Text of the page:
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Flashback to a previous Trump visit to the U.K., during which he gave an explosive tabloid interview. Credit: Axios Visuals

President Trump's state visit to the U.K. will include lunch with the Queen, tea with Prince Charles and his final meetings with outgoing Prime Minister Theresa May.

What to expect: Protests in London and, if history is a guide, some awkward interventions into British politics.

  • Trump said today that he might meet with Brexit Party leader Nigel Farage or Boris Johnson, the front-runner to succeed May as prime minister. A U.K. official who briefed reporters today said there were no such meetings on the official schedule, but "what he does in his down time is his affair."
  • Asked whether it would be appropriate for Trump to weigh in on Brexit or the Conservative leadership race, the official said that was Trump's business, adding: "I don't want to rule on appropriateness or otherwise."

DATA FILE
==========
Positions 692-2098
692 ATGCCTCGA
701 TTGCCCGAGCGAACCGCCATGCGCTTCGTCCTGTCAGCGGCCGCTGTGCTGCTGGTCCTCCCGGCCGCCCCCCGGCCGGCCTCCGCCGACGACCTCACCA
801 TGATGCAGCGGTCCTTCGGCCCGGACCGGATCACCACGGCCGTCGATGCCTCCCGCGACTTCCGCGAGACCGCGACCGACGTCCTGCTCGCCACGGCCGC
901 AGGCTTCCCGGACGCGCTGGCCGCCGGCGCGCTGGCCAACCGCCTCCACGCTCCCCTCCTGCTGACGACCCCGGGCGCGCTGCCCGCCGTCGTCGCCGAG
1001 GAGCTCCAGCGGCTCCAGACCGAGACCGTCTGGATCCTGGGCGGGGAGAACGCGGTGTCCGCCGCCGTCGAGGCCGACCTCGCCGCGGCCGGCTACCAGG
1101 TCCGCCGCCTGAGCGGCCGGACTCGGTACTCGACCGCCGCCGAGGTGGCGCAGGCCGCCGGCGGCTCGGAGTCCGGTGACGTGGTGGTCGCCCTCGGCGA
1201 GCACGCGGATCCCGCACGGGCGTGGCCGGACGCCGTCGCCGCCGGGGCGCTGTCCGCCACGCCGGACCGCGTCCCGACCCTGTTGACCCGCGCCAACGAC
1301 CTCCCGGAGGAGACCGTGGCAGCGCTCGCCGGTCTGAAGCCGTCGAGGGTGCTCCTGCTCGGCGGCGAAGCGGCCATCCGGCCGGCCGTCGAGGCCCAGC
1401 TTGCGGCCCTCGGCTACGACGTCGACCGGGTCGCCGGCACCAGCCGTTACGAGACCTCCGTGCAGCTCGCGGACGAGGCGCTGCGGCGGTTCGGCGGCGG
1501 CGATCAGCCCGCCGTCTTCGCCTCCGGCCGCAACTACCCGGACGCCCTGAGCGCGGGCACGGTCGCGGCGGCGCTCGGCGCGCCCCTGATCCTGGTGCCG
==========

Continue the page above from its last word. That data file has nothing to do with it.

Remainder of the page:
The visit begins Monday. There will be a state dinner that evening and commemorations of the 75th anniversary of D-Day on Wednesday.

  • Trump is expected to meet Prince Harry but not Meghan Markle, who gave birth to the couple's first child earlier this month.

What not to expect: An address to Parliament.

  • John Bercow, speaker of the U.K. House of Commons, said in Washington this week that while there had been no formal request for such an address, "nothing has happened since" 2017 — when Bercow cited "racism and sexism" in opposing an invitation — to change his mind.
  • Bercow said Barack Obama, who did address Parliament, was "comparably popular" in Europe and the U.K., and a historic figure as America's first black president. He did acknowledge that it may have been a mistake to invite China's Xi Jinping in 2015.

Worth noting: A Times/YouGov poll out this evening shows the Liberal Democrats (!!) in first place in a potential general election, followed by the Brexit Party. Labour and the Conservatives are tied in third.

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What's happening: The share prices of companies like GameStop are rocketing higher, based largely on the social media organizing of a 3-million strong group of Redditors who are eagerly piling into companies that big hedge funds are short selling, or betting will fall in price.

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